It is, therefore, the first duty of those who undertake to collect facts, and to arrange and preserve them for future use, to examine them with the utmost care, lest they incur the fearful responsibility of becoming false teachers to those who live after them.
The present commissioner of patents does not seem to have considered his duties in so serious a light; or we think he would have been more careful in the collection of facts, as well as in the arrangement of his tables. As journalists, we esteem it our highest duty to place the facts of the day in their true light, for the benefit of the future, as well as the present. It is not our purpose to depreciate the labors of the commissioner of patents-his report contains much that is useful to be known; and when we take into consideration the fact that the collection and arrangement of statistics constitutes only a part of his duties, the work may be regarded as being as respectable as could be expected in such circumstances- and it may be safely affirmed, that full justice cannot be done in this department, until Congress shall provide for a separate bureau of statistics, than which,
nothing, in our estimatiion, would tend more to the dissemination of a correct knowledge of the resources of the country.
Without such knowledge, legislation can be distinguished by no better title than that of impericism, and is quite as liable to produce harm as benefit to the people.
At page 558 the author gives a “table exhibiting an estimate of the value of the products of labor and capital in the United States for the year 1847" and the items arranged under the head of "agricultural products," according to his estimates, amount to the sum of $838,163,928. Now, it may be observed that there is no one fact within the range of political economy, which is so important to be known with some tolerable degree of accuracy, as the value of the agricultural products; for, without this knowledge, neither the agriculturist, the merchant, the manufacturer, nor legislator, can pursue their respective vocations, without being continually liable to disappointment in their calculations. Nor can succeeding ages profit by our history.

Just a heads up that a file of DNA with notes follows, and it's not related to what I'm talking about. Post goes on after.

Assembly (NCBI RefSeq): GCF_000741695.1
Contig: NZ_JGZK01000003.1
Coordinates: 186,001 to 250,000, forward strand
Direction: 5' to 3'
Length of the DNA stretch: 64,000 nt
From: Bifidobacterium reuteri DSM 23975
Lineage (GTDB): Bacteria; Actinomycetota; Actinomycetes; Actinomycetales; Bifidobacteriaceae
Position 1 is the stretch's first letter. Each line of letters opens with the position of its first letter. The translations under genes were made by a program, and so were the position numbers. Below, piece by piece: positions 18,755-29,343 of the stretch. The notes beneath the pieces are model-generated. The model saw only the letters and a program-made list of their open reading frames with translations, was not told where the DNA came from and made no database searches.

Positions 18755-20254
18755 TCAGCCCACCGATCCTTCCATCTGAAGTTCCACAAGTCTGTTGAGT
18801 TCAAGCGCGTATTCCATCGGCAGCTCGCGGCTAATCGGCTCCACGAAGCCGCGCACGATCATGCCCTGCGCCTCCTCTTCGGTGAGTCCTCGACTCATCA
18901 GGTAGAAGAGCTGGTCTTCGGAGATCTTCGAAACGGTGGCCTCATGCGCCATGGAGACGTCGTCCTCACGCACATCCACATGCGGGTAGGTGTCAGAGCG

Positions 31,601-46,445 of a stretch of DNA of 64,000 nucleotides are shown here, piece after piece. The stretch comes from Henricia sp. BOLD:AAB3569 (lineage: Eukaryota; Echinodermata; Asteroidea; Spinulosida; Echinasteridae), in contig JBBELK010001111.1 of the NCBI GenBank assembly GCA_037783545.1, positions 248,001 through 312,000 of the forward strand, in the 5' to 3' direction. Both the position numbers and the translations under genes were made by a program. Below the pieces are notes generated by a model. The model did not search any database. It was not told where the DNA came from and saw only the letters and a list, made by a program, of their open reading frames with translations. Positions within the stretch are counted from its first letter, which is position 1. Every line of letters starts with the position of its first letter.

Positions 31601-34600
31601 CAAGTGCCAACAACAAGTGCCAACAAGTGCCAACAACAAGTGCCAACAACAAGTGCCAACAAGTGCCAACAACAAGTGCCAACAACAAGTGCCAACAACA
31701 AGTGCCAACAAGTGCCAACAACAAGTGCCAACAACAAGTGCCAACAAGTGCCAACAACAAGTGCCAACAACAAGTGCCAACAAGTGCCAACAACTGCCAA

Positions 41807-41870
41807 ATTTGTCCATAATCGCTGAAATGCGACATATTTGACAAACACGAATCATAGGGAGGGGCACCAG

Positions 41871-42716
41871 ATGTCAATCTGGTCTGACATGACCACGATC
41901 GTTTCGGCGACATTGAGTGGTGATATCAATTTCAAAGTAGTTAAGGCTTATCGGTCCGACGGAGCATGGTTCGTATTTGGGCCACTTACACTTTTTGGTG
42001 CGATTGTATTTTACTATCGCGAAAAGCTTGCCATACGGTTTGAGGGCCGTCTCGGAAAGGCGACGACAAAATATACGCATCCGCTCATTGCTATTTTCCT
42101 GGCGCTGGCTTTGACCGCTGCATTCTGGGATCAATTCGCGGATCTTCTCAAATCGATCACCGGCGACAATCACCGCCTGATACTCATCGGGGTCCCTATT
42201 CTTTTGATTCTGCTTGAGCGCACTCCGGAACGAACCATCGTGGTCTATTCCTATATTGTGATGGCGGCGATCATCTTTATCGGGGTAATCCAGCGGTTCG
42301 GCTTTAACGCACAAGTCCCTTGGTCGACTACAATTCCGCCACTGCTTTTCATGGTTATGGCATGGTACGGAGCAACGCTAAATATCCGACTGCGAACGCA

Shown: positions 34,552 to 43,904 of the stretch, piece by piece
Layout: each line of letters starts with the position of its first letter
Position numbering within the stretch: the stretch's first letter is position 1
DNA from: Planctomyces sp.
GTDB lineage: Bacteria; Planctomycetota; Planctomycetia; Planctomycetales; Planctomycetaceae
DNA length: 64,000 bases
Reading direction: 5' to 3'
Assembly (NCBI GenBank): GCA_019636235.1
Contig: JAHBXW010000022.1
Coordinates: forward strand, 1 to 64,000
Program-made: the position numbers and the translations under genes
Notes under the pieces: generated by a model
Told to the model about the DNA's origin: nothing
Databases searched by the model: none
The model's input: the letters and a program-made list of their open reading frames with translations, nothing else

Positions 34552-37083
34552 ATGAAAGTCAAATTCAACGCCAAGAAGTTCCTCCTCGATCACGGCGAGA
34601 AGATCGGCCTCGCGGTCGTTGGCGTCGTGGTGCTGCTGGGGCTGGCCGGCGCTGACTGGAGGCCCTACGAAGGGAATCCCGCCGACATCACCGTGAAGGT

The first item under this head is the wheat crop, which is set down at 114,245,500 bushels, and estimated at $1 20 per bushel, making the sum of $137,094,600. Now, we think it may be assumed as an undeniable proposition, that the price of an article at the place where it is consumed, must be considered as its utmost value; and hence, in estimating the value of a crop of wheat, we should not take the price at New York or London as a standard, but ascertain its value at the various points where it is consumed, including the consumption at the farm where it is produced, with that consumed at the most remote places. This will give the true value of the wheat; but, if we desire to ascertain its value to the agriculturalists who grow it, we must deduct freights, and other charges incurred in sending it to a market; for the difference between the value at the farm and the value in a distant market, is not an agricultural product, but the result of capital and labor, used as agents of transportation and exchange. We have not the quotations at hand for the prices of wheat for last year; but, by making ar average of the highest and lowest prices, at different periods of the present year, we find the average price at New York to be $1 27 per bushel, and $1 161 at Baltimore, making the average of these two places about $1 22. The commissioner of patents has set down the cost of transportation from Buffalo to Albany at 21 cents per bushel, and if we add three cents for freight and other charges, from Albany to New York, this will make the freight, &c., from Buffalo to New York, 24 cents, leaving 98 cents per bushel as the value at Buffalo,
The cost of freights from Pittsburgh to Philadelphia, is set down at 30 to 33 cents; say it is 31 cents per bushel, and this will leave the value 90 cents at Pittsburgh. Now, if we take into consideration the cost of transportng wheat